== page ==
MG1 is connected to the central sun gear and though it may appear to be spinning needlessly to midcow and others, it is in fact splitting off some power which it must do (about which more later )
    The engine is connected to the planetary carrier and of course provides the power which gets split. The three planet gears are distributed and held symmetrically around the carrier and make contact with the internal teeth of the ring gear. Clearly (I'm hoping it's clear!) if the sun gear was removed there would be nothing for these three gears to 'bite' on and the engine would be rotating easily while those three planet gears would be spun around by the internal teeth of the ring gear as they passed by. So almost no torque would be imparted to the ring gear and the car would sit still. If now the sun gear and MG1 assembly is mounted there would still be no torque if the sun gear with MG1 were allowed to start flying off in the opposite direction. At this point the engine cannot put any useful power into the system so there is no power to split and MG1 would - in midcow's words - spin needlessly.
    But supposing the electronics to MG1 are turned on. And the electronics says "I am going to continue to allow MG1 to be pushed backwards at 6000rpm but I will not allow it to be pushed backwards at 6001rpm." Of course with a little more engine throttle you know this is bound to happen. But the electronics are probably measuring the shaft speed about 100 times/sec with great accuracy at this time and when this tries to happen will change the electrical conditions to make MG1 start to regenerate probably as much 22kw. This will have the effect of applying a restraining force of up to 20lb-ft on the sun gear. The planet gears will pass this force on from the sun gear to the ring gear which due to the 2.6 ratio between sun and ring will exert a torque of 50lb-ft. This example pertains close to full throttle. It shows how quickly torque can be generated and it attempts to explain the power splitting process and how a small torque at the sun gear can control a much larger torque from the HSD output. It should be mentioned that the engine is effectively supplying both these torques . At lower throttle openings the same strategy applies with MG1 always extracting power from the sun gear in order for the HSD output (the ring gear) to be able send power to the wheels.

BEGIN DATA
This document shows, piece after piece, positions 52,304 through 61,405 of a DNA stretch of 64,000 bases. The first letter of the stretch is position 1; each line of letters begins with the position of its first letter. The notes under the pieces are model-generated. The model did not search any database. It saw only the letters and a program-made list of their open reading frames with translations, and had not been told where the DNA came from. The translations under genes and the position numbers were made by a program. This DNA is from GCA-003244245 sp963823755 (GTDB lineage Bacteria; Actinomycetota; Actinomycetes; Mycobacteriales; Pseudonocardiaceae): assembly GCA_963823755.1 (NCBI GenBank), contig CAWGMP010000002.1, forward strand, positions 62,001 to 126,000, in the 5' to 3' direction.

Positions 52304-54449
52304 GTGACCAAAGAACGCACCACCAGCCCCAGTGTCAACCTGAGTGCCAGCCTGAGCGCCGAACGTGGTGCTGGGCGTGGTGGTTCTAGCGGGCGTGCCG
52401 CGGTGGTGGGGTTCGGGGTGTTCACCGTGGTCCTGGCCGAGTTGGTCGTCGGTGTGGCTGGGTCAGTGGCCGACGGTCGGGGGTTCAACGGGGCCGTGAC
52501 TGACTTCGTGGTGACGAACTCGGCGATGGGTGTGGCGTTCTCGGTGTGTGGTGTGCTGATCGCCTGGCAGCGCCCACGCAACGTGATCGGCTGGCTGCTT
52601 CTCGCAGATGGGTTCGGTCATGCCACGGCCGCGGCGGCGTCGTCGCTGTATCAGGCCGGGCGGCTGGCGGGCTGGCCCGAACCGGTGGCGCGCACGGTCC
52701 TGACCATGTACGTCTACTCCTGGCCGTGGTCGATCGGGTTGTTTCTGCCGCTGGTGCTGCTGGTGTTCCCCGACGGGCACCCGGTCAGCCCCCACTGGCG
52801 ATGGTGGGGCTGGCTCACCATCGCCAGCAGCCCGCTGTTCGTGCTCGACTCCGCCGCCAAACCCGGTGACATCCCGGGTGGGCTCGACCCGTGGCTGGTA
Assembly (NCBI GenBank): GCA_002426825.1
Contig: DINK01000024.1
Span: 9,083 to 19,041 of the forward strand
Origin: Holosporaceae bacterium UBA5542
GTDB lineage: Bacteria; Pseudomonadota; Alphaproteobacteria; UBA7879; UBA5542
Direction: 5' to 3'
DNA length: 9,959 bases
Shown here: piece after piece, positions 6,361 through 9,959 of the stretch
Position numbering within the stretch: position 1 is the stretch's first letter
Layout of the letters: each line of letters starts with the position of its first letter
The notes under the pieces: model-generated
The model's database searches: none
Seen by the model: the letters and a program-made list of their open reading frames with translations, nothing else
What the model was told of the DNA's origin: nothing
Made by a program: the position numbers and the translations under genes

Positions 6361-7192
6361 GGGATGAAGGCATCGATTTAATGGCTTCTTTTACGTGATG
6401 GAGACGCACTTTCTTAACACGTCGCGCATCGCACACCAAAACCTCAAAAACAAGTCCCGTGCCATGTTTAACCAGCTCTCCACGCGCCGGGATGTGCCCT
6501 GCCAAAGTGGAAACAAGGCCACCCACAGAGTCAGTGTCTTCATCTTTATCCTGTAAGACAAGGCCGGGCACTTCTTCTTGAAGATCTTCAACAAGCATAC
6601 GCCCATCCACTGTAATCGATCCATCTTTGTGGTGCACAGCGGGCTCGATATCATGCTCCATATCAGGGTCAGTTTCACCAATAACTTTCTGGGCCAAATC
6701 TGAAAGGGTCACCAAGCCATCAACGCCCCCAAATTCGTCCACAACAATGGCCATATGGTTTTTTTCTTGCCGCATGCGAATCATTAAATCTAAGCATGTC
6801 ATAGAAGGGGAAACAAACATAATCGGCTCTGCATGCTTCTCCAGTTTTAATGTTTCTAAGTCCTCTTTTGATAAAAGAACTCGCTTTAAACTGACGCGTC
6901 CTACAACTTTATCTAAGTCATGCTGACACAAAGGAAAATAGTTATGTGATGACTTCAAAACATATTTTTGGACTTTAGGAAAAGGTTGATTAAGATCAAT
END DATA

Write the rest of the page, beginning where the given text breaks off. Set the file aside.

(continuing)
So MG1 never spins needlessly.

    BTW where does the generated power go?, it goes to the electronic inverter which powers MG2. MG2 is made to devour all the electrical energy brought in by MG1 unless the battery happens to need charging in which case it cuts back to allow the battery to absorb the excess. MG2 happens to be conveniently connected to the ring gear where it drives the wheels by the same 5:1 reduction as previously mentioned.

    Why is MG2 twice as big as MG1 ? The answer is because during acceleration MG2 not only has to absorb all the power from MG1 but also absorb up to 20kw from the battery as well.

    But what's the point of all this ? A very good question, I'm glad I asked !

    The Prius is capable of a lot more things than has been mentioned here. To get through everything would take half a dozen posts at least. And some involve speculation because not many people play with synchronous motors and inverters. And, I might add, those that do utilise industrial servos do so without needing to understand the why. Getting two servos with the same inverter bus when either can be called on to motor or generate under a wide range of speeds particularly when mechanically coupled with a planetary gear and with the addition of a prime mover in the mix is something that needs a write up from the designers themselves. And this is what we are not getting.

    The real point of a spinning MG1 is to form a CVT function. The so called Continuously Variable gear ratio Transmission. Toyota chooses to use an electro-mechanical implementation while Honda have chosen to use a wholly mechanical implementation as found in the 2006 HCH. I have to say that now that Honda have dispensed with the manual transmission option on the Civic hybrid it is to be hoped they can concentrate their resources to really nail this device and improve its reliability. Something that industrial CVTs were lacking when they were discarded years ago.

    The reason for the CVT was originally for it to be an alternative to automatic three speed transmissions which were no more efficient than now particularly on subcompact cars. Today the reason is to allow a much smaller engine perform as if it were a larger engine when needed but to have that fuel consumption of the smaller engine most of the time.
    When using a manual transmission, the power profile of a constant torque engine is triangular, power increases with rpm. The area under the curve represents the energy delivered over time.
    The power profile of the output after an engine goes through a CVT, however is closely rectangular - at low revs the torque is much higher than in the previous case dropping slowly until at high revs the torque will become the same. The area under the CVT's rectangular profile will be almost double that area found under the manual transmission therefore the CVT will have delivered twice the energy in the same time.
    This can be played two ways by doubling the road performance of an existing engine or accepting the same performance from a weaker engine.